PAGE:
Washington, D.C. — At its quarterly meeting today, the U.S. Government’s Millennium Challenge Corporation (MCC) Board of Directors selected Ghana and Georgia as eligible to develop proposals for compacts, the second for each country, and approved a $350.7 million compact with the Government of Malawi.
“This was the first MCC Board Meeting since President Obama announced the U.S. Global Development Policy in September,” said MCC Chief Executive Officer Daniel W. Yohannes. “MCC’s approach to development, which focuses on economic growth, country ownership, sustainability, and accountability, directly aligns with the President’s strategy.”
“President Obama’s new policy, and MCC’s own strategic priorities announced early last year, including an emphasis on results, private sector engagement, gender integration, and effective policy reform, helped frame the Board’s discussion,” added Mr. Yohannes.
At the meeting, the Board selected Ghana and Georgia as eligible to develop proposals for new compacts. These second compacts are contingent on successful completion of first compacts, continued good policy performance, development of proposals that have significant potential to promote economic growth and reduce poverty, and availability of funding.
The Board also discussed the positive conclusion of the Honduras Compact, noting that the experience exemplified the kind of implementation partnership MCC seeks. Mr. Yohannes stated, “MCC recognizes the positive steps taken by the Government of Honduras, as well as its strong commitment to reform and reconciliation. We look forward to continued engagement with the Government of Honduras and future consideration of the country for a second compact.”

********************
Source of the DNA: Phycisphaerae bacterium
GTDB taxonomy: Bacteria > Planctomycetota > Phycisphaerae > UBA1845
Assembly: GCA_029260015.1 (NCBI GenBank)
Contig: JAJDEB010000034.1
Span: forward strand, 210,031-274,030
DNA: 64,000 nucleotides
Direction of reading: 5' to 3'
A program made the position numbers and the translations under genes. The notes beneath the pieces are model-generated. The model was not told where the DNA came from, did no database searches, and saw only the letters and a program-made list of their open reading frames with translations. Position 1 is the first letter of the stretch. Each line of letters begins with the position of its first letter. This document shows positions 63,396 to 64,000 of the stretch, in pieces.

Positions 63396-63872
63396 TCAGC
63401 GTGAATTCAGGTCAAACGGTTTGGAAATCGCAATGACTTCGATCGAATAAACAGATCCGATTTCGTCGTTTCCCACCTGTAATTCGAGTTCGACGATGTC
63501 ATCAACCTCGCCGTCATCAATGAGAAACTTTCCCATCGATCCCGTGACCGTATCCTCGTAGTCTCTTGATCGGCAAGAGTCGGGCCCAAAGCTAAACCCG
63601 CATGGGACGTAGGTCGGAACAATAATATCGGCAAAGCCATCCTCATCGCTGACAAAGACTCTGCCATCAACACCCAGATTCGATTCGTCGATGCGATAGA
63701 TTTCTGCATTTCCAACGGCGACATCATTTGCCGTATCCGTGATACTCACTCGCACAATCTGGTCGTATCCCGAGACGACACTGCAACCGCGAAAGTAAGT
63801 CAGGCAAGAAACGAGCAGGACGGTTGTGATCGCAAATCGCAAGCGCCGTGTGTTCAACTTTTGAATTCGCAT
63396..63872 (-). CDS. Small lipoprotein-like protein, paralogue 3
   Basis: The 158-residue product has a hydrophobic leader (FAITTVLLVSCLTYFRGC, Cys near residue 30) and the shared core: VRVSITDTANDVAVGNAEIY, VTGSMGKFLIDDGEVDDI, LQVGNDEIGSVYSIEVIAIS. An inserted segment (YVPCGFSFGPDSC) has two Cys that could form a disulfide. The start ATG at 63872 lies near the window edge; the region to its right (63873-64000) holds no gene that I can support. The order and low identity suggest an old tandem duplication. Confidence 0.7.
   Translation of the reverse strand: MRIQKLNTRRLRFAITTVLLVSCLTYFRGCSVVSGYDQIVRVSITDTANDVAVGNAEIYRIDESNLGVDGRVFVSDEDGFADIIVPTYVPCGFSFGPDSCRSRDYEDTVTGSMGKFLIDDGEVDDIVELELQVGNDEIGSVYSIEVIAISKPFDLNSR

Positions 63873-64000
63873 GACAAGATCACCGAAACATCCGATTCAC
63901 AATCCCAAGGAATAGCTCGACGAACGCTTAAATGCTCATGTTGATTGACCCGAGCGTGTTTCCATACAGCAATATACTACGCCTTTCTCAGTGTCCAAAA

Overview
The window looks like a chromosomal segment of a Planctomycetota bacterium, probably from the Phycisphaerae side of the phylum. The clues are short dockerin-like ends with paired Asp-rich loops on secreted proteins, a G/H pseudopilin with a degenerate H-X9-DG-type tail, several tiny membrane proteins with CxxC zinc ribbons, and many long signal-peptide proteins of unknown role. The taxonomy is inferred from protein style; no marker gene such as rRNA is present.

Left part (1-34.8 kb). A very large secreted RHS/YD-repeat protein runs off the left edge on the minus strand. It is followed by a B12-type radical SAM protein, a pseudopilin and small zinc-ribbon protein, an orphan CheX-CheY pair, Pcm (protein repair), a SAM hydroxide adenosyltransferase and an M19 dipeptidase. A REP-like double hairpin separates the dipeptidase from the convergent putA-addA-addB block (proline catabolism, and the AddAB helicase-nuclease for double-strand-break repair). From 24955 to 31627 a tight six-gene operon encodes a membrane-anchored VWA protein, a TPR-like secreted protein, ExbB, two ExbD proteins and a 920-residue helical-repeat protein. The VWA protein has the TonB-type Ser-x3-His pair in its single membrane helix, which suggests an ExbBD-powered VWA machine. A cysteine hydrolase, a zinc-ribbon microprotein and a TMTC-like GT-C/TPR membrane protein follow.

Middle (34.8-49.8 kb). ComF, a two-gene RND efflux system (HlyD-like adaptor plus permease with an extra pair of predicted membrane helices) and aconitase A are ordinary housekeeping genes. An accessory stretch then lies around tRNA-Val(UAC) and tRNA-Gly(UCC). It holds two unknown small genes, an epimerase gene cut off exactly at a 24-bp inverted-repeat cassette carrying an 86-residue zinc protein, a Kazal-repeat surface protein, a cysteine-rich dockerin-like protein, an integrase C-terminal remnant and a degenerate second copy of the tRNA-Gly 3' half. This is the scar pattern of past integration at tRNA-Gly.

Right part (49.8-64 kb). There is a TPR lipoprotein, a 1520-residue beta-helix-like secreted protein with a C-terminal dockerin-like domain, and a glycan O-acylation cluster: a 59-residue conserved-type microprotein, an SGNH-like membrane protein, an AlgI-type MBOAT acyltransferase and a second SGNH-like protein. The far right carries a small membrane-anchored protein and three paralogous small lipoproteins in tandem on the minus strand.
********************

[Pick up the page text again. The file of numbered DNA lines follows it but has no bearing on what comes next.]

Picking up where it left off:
The Board agreed that Cape Verde, Indonesia, and Zambia are eligible to continue the process of developing compacts in Fiscal Year 2011.
In addition to approving Malawi’s eligibility for FY2011 funding, the Board approved a $350.7 million compact with Malawi to support the Government of Malawi’s power sector reform agenda, as well as improve the availability, reliability, and quality of Malawi’s power supply by rehabilitating key power generation, transmission and distribution assets.
“MCC looks forward to continuing our work with Malawi as this compact program advances to implementation,” stated MCC CEO Daniel Yohannes. “Success of the program will depend on the Government of Malawi’s continued commitment to good governance, accountability, and transparency.”
MCC and the Government of Malawi expect nearly 6 million individuals to benefit from the compact during and after the five-year compact period. By statute, following MCC Board approval, there is a 15-day congressional notification period before a compact may be signed.
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Millennium Challenge Corporation, a U.S. Government agency designed to work with developing countries, is based on the principle that aid is most effective when it reinforces sound political, economic, and social policies that promote poverty reduction through economic growth. For more information, please visit www.mcc.gov.
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